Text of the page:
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Researchers simulate 25,000 generations of evolution, boost artificial intelligence

Engineers and robotics researchers from Cornell University have solved a biological mystery and boosted artificial intelligence. They recently simulated 25,000 generations of evolution within computers in their quest to answer why biological networks are likely to be organized as modules. This is a discovery that will lead to a better understanding of the evolution of complexity, according to a news release from Cornell.

Researchers believe that their discovery will also help evolve artificial intelligence, so robot brains can obtain the “grace and cunning” of animals.

Many biological networks are organized into modules – dense clusters of interconnected parts within a complex network. For years biologists have sought an answer to why humans, bacteria and other organisms evolved in a modular fashion. Biologists Richard Dawkins, Günter P. Wagner, and the late Stephen Jay Gould labeled the question of modularity as key to the debate over “the evolution of complexity.”

Scientists have long thought that modules evolved because entities that were modular could respond to change more rapidly, and therefore had an adaptive advantage over non-modular entities. Researchers think that this theory may not be enough to explain the evolution of complexity.

Engineers and robotics researchers found that evolution creates modules not because they generate more adaptable designs, but because modular designs have fewer and shorter network connections, which are “costly” to construct and maintain.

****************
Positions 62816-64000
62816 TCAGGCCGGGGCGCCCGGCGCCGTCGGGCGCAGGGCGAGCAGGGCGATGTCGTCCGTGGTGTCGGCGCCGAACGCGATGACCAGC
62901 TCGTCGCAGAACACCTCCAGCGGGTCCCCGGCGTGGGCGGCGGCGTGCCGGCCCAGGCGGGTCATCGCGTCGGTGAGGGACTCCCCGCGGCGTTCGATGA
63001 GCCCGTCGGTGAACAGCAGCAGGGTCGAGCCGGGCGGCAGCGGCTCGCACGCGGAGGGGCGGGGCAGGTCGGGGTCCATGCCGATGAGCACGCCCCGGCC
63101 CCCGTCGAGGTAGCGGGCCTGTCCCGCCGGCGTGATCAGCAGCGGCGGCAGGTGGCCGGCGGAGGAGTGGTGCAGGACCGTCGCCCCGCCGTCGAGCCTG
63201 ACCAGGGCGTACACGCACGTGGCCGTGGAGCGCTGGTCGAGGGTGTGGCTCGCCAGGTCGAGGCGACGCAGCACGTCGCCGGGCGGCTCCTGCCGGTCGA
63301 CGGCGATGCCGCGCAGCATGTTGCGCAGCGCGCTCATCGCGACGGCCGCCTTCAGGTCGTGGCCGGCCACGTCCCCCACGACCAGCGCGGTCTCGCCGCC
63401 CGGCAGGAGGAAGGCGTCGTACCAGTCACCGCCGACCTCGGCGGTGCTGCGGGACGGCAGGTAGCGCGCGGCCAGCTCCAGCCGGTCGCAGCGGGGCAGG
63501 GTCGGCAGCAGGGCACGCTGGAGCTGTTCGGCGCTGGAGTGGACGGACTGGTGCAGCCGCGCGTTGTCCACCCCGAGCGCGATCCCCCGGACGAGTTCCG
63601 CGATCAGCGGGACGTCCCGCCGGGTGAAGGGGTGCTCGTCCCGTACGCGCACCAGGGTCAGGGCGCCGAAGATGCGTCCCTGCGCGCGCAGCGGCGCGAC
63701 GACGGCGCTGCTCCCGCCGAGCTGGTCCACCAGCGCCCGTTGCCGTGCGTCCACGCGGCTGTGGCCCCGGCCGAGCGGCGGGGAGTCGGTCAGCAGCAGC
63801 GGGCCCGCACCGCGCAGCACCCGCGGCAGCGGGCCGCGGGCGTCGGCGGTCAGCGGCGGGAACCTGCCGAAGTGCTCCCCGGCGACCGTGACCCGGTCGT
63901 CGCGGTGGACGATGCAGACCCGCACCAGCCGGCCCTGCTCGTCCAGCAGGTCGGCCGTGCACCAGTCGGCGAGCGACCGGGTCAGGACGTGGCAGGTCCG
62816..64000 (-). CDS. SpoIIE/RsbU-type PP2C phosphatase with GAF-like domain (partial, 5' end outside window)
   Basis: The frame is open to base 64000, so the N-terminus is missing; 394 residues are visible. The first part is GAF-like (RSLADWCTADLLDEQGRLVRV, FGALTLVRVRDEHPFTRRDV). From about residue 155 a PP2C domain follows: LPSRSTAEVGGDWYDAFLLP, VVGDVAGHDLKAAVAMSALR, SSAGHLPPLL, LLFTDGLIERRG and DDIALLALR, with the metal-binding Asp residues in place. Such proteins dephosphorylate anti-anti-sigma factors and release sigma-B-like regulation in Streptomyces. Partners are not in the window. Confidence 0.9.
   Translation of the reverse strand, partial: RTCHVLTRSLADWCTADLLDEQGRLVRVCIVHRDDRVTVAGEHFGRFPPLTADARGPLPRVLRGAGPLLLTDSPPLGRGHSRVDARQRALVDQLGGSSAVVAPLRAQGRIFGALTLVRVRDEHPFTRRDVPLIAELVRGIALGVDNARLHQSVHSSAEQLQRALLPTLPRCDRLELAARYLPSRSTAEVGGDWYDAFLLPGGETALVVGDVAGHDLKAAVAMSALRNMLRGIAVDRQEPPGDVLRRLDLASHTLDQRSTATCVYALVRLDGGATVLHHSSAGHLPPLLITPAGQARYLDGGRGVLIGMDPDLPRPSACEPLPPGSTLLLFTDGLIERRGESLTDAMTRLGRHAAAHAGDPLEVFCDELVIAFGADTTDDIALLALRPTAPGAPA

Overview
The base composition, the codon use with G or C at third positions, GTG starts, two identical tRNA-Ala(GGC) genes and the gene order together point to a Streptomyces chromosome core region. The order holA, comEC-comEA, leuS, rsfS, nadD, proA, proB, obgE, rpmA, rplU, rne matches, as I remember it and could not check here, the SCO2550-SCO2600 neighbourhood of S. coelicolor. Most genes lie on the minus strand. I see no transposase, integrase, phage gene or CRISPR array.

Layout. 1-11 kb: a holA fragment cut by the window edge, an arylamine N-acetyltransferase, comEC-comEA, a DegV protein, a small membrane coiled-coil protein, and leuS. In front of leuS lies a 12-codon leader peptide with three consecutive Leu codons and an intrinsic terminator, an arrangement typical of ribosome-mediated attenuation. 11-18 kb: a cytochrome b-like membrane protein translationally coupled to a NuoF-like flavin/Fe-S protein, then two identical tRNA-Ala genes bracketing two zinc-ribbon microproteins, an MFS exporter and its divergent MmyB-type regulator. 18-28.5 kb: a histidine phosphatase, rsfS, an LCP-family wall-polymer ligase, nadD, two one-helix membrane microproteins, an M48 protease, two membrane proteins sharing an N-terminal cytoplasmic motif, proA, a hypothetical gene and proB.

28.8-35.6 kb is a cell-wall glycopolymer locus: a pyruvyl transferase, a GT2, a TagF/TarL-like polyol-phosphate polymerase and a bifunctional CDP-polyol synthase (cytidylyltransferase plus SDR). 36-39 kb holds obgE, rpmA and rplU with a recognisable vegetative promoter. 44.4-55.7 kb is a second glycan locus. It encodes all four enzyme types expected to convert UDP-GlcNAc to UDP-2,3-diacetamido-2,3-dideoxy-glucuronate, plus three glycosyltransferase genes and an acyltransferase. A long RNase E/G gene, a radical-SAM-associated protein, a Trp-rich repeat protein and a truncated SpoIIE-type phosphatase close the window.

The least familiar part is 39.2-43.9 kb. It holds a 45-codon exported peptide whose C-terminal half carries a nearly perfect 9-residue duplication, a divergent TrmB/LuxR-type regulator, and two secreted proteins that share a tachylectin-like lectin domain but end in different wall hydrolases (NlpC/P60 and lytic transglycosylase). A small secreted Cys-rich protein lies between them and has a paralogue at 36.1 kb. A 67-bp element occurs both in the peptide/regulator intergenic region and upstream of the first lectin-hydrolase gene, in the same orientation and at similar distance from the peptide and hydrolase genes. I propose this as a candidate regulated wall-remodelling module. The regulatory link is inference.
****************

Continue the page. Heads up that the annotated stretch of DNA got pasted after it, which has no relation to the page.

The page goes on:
Researchers tested their theory by simulating the evolution of networks with and without a cost for network connections.

“Once you add a cost for network connections, modules immediately appear. Without a cost, modules never form. The effect is quite dramatic,” says Jeff Clune, a former visiting scientist at Cornell University.

Their findings may help give a reason for the near-universal presence of modularity in a diverse range of biological networks.

“Being able to evolve modularity will let us create more complex, sophisticated computational brains,” adds Clune.

“We’ve had various attempts to try to crack the modularity question in lots of different ways,” says Hod Lipson, Cornell associate professor of mechanical and aerospace engineering. “This one by far is the simplest and most elegant.”

The study’s findings were recently published in the journal Proceedings of the Royal Society.